However, once he begins his close study of these exemplars and their virtues, their “inimitability” becomes highlighted—which complicates the expressed wish to redeem canonical poets as models for contemporary poets—as does the fact that the best poetry is finally an “irrational mystery.” Thankfully so. Longenbach is wearing several hats in this volume. He is, as his various and distinguished output attests, a scholar, a critic, a teacher, and a poet himself. His equal mastery of these sometimes contradictory modes of thought enlivens what is best in these essays, a simultaneous grasp of context and craft.
These assured re-tellings of the relationship of Dickinson to her family, or of nuances in that between Lowell and Bishop, or of the marriage of Yeats and George Hyde-Lees, bring new insights to possibly familiar material, insights he can deploy at the level of a single choice of word or punctuation mark.
While Longenbach’s range is wide, and he also makes inventive use of prose examples (Robinson Crusoe, Mrs. Dalloway, The Great Gatsby—the choices evidence of long experience in the classroom), the presiding figure informing this book is Ezra Pound. In his advocacy of compression, Pound “has in many ways determined the direction of poetry . . . for the past hundred years, and . . . done so most crucially by precluding expansion or dilation.” The red thread running through the volume may be seen as the relation between restraint and excess. Longenbach’s almost bewilderingly myriad virtues are presented as discrete entities, but they emerge as the embodiment of a continuum.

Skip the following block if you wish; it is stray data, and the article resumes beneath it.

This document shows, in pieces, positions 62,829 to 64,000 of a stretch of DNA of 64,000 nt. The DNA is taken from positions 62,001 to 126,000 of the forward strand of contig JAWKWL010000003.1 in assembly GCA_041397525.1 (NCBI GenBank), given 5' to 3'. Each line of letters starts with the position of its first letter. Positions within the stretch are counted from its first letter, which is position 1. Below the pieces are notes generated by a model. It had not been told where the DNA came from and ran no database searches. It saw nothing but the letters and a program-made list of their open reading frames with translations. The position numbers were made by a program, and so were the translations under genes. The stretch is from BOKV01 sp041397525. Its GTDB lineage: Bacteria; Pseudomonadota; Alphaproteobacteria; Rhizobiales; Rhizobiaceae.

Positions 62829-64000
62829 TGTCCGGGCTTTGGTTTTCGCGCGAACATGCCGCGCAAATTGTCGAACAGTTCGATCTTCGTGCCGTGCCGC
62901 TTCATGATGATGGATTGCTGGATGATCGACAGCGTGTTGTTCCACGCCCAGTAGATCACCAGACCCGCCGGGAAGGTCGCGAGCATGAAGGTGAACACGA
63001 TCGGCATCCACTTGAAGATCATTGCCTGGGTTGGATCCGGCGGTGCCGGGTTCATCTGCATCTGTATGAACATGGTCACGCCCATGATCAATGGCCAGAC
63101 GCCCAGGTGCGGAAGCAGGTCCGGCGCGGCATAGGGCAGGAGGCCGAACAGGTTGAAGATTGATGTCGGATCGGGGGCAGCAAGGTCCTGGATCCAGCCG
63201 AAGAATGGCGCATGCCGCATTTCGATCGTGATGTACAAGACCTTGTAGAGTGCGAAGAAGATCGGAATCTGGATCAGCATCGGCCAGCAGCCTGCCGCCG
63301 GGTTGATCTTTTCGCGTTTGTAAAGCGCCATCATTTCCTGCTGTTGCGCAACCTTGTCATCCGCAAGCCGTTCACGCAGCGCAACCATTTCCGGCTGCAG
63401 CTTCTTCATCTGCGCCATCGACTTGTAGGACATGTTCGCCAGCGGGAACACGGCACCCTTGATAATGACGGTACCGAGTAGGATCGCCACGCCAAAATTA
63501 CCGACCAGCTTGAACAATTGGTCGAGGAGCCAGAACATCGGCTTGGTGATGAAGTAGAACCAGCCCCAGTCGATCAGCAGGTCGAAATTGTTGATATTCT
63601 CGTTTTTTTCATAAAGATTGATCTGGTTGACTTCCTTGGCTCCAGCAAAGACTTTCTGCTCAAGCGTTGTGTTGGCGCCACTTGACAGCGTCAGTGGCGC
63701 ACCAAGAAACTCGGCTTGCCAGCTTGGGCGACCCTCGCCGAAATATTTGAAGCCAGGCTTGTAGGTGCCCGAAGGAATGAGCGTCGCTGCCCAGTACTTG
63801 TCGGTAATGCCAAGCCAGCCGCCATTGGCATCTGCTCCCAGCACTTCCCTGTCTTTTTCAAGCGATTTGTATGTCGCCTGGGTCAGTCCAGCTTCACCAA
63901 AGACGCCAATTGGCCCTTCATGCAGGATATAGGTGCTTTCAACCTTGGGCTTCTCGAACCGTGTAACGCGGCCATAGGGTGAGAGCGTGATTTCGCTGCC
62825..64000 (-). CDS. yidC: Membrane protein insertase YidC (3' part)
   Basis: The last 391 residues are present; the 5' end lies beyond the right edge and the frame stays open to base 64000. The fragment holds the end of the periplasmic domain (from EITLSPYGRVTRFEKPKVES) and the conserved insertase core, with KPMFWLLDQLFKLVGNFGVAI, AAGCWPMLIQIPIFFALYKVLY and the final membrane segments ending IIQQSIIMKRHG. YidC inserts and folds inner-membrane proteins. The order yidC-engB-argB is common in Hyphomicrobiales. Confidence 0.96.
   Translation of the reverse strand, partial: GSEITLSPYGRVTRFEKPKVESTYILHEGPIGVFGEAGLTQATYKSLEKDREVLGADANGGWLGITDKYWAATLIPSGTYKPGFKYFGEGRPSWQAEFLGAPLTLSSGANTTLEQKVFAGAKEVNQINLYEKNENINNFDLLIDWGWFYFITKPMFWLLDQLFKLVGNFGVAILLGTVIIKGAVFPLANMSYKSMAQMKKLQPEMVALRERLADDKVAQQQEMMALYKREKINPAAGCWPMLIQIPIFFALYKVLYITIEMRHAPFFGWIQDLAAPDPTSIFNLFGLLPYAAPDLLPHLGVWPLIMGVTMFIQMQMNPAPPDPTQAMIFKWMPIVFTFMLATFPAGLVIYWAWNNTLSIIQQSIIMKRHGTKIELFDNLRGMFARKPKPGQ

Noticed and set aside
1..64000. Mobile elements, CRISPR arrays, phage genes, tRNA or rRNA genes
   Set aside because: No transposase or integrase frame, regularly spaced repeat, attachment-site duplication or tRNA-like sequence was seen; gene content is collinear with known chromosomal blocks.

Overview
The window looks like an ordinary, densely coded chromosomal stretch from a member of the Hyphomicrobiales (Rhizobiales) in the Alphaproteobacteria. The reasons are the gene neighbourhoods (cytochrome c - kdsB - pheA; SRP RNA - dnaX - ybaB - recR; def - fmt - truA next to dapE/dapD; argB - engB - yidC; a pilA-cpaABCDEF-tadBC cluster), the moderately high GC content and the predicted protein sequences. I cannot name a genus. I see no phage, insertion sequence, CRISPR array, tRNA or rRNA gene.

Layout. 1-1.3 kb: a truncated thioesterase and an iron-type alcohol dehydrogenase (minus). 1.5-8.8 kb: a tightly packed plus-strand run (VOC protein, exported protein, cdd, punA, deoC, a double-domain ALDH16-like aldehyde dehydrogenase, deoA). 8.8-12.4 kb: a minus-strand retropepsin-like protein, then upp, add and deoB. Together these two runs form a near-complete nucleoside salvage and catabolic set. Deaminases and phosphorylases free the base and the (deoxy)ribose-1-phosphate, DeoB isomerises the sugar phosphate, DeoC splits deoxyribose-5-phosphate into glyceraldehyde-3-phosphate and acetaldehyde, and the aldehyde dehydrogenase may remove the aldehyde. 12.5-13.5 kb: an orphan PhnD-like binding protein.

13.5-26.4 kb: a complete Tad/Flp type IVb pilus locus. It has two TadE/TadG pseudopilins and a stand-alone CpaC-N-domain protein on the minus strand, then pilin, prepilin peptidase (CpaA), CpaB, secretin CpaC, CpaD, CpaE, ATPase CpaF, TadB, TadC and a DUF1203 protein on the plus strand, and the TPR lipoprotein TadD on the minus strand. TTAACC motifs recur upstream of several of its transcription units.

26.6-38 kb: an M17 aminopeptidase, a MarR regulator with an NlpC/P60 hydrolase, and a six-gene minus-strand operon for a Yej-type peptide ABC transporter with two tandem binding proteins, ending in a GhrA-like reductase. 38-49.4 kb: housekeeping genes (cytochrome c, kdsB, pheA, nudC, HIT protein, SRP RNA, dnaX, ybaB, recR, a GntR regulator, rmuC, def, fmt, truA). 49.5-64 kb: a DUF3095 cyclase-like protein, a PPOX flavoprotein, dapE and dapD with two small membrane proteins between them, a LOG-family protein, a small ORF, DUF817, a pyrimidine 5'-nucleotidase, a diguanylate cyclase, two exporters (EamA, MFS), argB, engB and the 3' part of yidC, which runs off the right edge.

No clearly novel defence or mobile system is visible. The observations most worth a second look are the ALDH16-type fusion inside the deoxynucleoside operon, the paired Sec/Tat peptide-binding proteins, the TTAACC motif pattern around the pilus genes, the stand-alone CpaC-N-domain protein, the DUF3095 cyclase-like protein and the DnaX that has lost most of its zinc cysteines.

Longenbach begins by limning aspects of restraint and excess in a number of works, and it is in fact this polarity that produces each of the virtues. Dickinson’s isolation is an aspect of boldness, Lowell’s intimacy is indivisible from restraint, Whitman’s infinitude a manifestation of particularity, Stevens’ unworldliness a form of engagement, and so on. Each virtue is apparently inextricable from its opposite. If Pound lays down the terms by which modern poetic practice may be understood, also in its forms of resistance (as in the counterweight of the expansive and dilatory Cantos), it is Yeats who provides the template of dialectical thought or process that drives these essays.
Longenbach’s criticism is capacious and generous. Examples of seemingly intentional “bad writing” in Shakespeare and Bishop are explicated in relation to the ultimate impact they make possible. No effects are good or bad in themselves. Longenbach’s readings elaborate a full range of possibilities. He takes seriously and without irony Whitman’s claim for poetry as the path between “reality and the soul,” and does so with a craftsman’s attention to the work “of diction and syntax” as constituting that path. He makes a convincing case for Dickinson as the very antithesis of a “shy recluse.” She is in fact so bold (an opposite, again) that her relative isolation was nearly mandated by her intensity (“not many people want to have tea with the Delphic oracle”). The Dickinson essay is perhaps, rightly, the most anomalous in the collection. Longenbach urges poets to learn from the excellences of past centuries rather than merely the fashions of the past few decades, yet he makes the case so well for Dickinson’s singularity little may be generalized from this essay.